ALBANY - New York's top court affirmed Tuesday that Nassau County towns improperly taxed utilities for garbage services and that the county, not the towns, is liable for the refunds.
The decision means the county is on the hook for hundreds of millions of dollars, attorneys said.
The issue involved cases going back more than a decade that centered on assessments levied on properties owned by Verizon and its forerunner, New York Telephone, and KeySpan Generation and its forerunner, the Long Island Lighting Co. National Grid has since succeeded KeySpan.
The companies maintained taxes imposed by special garbage districts within Nassau towns for refuse collection were "illegal and void" because they were applied to property that didn't require sanitation services.
For instance, Verizon, according to court documents, contended it was taxed illegally for lands that contained "equipment such as lines, wires, cables, poles, supports, transformers, conductors, and enclosures for electrical conductors, which constitute a type of real property that is not amenable to human occupation."
The companies had won a number of lower-court decisions on the matter.
Tuesday, the Court of Appeals declined to hear the county's appeal, disposing of eight cases at once. By doing so, it upheld lower court rulings that the companies were owed refunds, said court spokesman Gary Spencer. Further, it upheld rulings that Nassau County must indemnify the towns for the refunds because of a local law known popularly as the "county guaranty."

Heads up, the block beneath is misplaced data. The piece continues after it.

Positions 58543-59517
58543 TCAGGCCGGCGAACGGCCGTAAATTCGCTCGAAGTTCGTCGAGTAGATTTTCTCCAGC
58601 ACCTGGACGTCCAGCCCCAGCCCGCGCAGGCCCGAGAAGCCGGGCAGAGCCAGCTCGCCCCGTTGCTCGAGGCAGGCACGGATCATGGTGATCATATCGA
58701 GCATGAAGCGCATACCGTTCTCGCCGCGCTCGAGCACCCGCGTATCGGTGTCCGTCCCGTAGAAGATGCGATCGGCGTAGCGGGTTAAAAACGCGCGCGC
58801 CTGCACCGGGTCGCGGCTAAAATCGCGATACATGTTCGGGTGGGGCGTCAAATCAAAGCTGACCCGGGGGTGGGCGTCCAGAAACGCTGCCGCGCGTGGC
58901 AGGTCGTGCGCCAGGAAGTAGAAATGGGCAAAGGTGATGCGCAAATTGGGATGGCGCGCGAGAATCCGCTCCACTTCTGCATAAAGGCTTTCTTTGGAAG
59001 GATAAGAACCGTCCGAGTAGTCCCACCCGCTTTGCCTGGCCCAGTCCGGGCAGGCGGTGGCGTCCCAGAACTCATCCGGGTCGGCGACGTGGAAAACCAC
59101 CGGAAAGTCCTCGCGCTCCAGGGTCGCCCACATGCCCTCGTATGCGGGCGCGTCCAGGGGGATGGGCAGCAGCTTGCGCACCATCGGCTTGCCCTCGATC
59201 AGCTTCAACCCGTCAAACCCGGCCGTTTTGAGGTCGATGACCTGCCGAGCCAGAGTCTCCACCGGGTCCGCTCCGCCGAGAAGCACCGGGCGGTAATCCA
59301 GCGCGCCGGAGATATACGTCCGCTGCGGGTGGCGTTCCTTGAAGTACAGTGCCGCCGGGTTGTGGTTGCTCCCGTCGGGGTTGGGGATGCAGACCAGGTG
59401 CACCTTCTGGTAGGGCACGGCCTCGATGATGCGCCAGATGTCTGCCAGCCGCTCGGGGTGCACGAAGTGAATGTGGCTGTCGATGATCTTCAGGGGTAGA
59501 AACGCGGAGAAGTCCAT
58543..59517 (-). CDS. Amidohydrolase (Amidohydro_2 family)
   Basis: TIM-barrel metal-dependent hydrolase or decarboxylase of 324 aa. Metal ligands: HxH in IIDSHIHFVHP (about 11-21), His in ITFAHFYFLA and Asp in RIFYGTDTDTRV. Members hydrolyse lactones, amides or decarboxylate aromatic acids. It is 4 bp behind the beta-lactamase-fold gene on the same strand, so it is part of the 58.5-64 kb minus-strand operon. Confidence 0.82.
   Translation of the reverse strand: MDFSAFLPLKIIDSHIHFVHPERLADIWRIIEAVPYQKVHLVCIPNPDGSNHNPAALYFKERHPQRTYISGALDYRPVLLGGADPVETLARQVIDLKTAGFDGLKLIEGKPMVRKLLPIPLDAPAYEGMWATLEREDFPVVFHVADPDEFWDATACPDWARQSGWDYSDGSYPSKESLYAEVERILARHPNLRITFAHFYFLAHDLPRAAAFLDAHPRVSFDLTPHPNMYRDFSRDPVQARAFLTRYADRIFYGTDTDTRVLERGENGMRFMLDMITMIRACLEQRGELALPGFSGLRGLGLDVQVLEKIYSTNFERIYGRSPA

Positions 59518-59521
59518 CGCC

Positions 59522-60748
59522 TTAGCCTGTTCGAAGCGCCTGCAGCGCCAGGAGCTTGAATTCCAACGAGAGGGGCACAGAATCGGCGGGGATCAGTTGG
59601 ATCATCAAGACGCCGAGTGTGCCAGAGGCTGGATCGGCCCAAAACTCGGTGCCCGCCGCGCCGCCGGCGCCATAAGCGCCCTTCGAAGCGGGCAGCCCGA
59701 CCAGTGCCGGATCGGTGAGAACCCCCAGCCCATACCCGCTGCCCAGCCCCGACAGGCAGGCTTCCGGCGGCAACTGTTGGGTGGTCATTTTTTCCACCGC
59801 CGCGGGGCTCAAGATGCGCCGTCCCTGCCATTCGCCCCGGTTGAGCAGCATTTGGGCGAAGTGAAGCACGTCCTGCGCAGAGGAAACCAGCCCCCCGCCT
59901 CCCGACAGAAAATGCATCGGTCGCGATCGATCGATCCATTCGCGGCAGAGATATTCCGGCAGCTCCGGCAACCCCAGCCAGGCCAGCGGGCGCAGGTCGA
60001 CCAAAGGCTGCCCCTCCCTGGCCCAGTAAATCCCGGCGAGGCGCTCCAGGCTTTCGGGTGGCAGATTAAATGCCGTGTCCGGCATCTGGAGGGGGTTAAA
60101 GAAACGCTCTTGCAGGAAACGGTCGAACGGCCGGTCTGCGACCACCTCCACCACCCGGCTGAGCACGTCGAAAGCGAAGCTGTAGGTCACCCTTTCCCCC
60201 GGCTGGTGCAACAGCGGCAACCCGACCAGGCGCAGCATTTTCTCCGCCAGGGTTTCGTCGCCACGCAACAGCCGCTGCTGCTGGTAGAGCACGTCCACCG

The guaranty is the same reason that the county pays property tax refunds -- because of erroneous assessments -- for school districts, towns and other municipalities.
Spencer noted that a midlevel court previously ordered the county to hold hearings to determine the size of KeySpan's refund. A recent unofficial bond-offering statement estimated the county's total liability for all the utility cases at $295 million.
A Nassau County spokesman didn't immediately return requests for comment.
Jon Kaiman, chairman of the Nassau Interim Finance Authority, which controls the county's finances, said, "As far as NIFA is concerned, we will have our counsel read the decisions, provide an analysis, meet with the county and request a plan to address the immediate and long-term costs associated with the decisions."
An attorney for the Town of North Hempstead noted that state courts had previously held the county responsible for such refunds and blamed the county for delaying the eventual outcome.
"The courts have reaffirmed that the county must pay the refunds to utility companies for the amounts the county assessed them for transmission equipment located in garbage districts in all three Nassau towns," said Maureen Liccione, who represented North Hempstead, referring to a 2011 decision in a New York Telephone case. "The county has tried unsuccessfully for three years to reargue that decision while interest mounted. The county needed to remove these transmission properties from the tax rolls and failed to do so."
Attorneys for the energy and phone companies didn't immediately comment.
With Celeste Hadrick